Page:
A thorough evaluation of a spatial humanities project (2)

Part Two: Two-Dimensional Map Based Project

A Cutting-Edge Second Look at the Battle of Gettysburg of the Smithsonian Online Magazine (Smithsonian Magazine, 2013)

 A Cutting-Edge Second Look at the Battle of Gettysburg is an interactive spatial history project carried out for the Smithsonian online magazine by a team led by Historical Geographical Information Systems (HGIS) pioneer Anne Kelly Knowles. The project is a follow on from her breakthrough research work on the seminal battle which she published in a 2008 essay entitled What Could Lee See at Gettysburg? While the intended audience of that research and essay was the academic community, the Smithsonian project is aimed at the general public. Despite this, the research was carried out with the same rigorous methodological approaches and standards of the earlier research and has true academic value.

Technical overview

The interactive map is an Esri Story Map built using ArcGIS and embedded in the standard magazine format utilising an <iFrame> tag. The map itself is a javascript application delivered utilising Dojo and uses a combination HTML, CSS and graphical elements. It also contains a number of embedded panoramic views of the battle field that are static images of three-dimensional models which can be panned left or right.

Layout and description.

Annotations are placed to the left of a timeline consisting of three days; 1st June to 3rd June 1863 during which the battle took place. This timeline is segmented into fifteen clickable markers representing key events. Each marker corresponds to an individual annotation and an interactive (pan and zoom) map which is displayed on the right.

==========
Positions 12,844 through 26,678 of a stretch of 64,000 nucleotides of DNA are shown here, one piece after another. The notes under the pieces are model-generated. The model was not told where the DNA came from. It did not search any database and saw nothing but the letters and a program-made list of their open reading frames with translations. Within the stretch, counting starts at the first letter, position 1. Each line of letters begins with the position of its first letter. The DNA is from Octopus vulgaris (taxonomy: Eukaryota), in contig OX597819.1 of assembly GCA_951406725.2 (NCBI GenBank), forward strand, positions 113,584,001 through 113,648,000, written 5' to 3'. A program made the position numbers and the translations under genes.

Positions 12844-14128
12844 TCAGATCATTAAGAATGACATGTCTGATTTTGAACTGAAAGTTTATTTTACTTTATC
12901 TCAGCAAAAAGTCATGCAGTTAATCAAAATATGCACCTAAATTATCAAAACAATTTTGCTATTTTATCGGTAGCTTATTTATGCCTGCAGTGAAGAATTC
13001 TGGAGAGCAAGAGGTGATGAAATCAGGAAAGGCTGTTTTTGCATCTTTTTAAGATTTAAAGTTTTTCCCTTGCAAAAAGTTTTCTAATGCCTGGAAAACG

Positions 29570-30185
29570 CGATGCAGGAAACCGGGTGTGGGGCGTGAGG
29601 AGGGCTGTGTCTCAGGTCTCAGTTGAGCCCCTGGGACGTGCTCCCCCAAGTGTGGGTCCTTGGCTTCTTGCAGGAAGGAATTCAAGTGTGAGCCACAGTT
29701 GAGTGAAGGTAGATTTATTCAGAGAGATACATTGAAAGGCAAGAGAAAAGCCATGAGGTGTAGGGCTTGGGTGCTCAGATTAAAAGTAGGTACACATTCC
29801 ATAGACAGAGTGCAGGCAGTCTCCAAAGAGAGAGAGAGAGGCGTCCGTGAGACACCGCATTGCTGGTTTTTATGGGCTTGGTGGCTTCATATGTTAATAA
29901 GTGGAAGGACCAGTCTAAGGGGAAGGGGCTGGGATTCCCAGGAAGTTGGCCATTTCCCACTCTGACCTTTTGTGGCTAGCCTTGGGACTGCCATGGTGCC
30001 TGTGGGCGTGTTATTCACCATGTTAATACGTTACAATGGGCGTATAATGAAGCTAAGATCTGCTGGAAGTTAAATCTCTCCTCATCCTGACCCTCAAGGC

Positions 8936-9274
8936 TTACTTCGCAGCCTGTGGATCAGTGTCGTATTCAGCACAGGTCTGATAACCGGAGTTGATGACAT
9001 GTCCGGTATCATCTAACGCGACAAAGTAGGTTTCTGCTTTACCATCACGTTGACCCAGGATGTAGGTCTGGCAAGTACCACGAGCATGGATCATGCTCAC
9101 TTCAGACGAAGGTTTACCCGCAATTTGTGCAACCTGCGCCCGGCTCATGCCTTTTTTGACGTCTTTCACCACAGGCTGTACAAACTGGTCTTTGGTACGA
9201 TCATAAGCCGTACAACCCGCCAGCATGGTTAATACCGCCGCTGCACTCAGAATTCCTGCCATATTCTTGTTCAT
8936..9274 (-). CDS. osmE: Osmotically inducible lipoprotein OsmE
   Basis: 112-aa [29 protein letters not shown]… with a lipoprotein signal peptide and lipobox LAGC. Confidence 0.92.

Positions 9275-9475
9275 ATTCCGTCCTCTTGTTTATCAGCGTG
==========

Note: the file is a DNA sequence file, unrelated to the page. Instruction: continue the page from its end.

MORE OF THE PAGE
The Interactive Map of the Gettysburg battle field (Smithsonian Magazine)

The annotations consist of a title, date and time, description and some textual information in the form of a narrative. In addition, every annotation has a link to a PDF file containing sources including a bibliography, maps and atlases, as well as the digital data utilised. Six panoramic views of what was visible by commanders in the field are also included amongst the annotations.

Panoramic simulated view of what Maj. Gen. Oliver O. Howard’s vista could have been from Cemetery Hill

The maps themselves have very detailed information relating to infantry, artillery, and cavalry positions with directional arrows indicating movements and symbols for skirmishes. Each brigade marker is annotated with the commanding officer’s name on mouse over. The map has a drop down legend from where a contemporary satellite image or a historical map can be chosen as the base map.

The Interactive Map of Gettysburg battle field showing a contemporary satellite image (Smithsonian Magazine)

The historical map is based on the 1863 terrain researched from various historical maps, including Bachelder’s 1876 troop movement maps, which were combined with present-day digital data. The same techniques applied by Knowles in her 2008 research were utilised to produce the most salient feature of the maps, the “viewsheds”.

A ‘viewshed’ showing which terrain it was possible to see from the vantage point indicated by the eye symbol. The shading in dark gray indicates areas hidden from view.

Created with ArcGIS software, these viewsheds indicate what a particular commanders could see, and could not see, from his vantage point at a decisive moments during the battle. (Smithsonian 2013) What is not visible to the commander is shaded dark gray, whereas the areas visible remain unshaded. It was these sight lines which showed what General Robert E. Lee could not see during the engagements which advanced the appreciation of what HGIS could bring to historical research. (Journal of Empire Studies)

User experience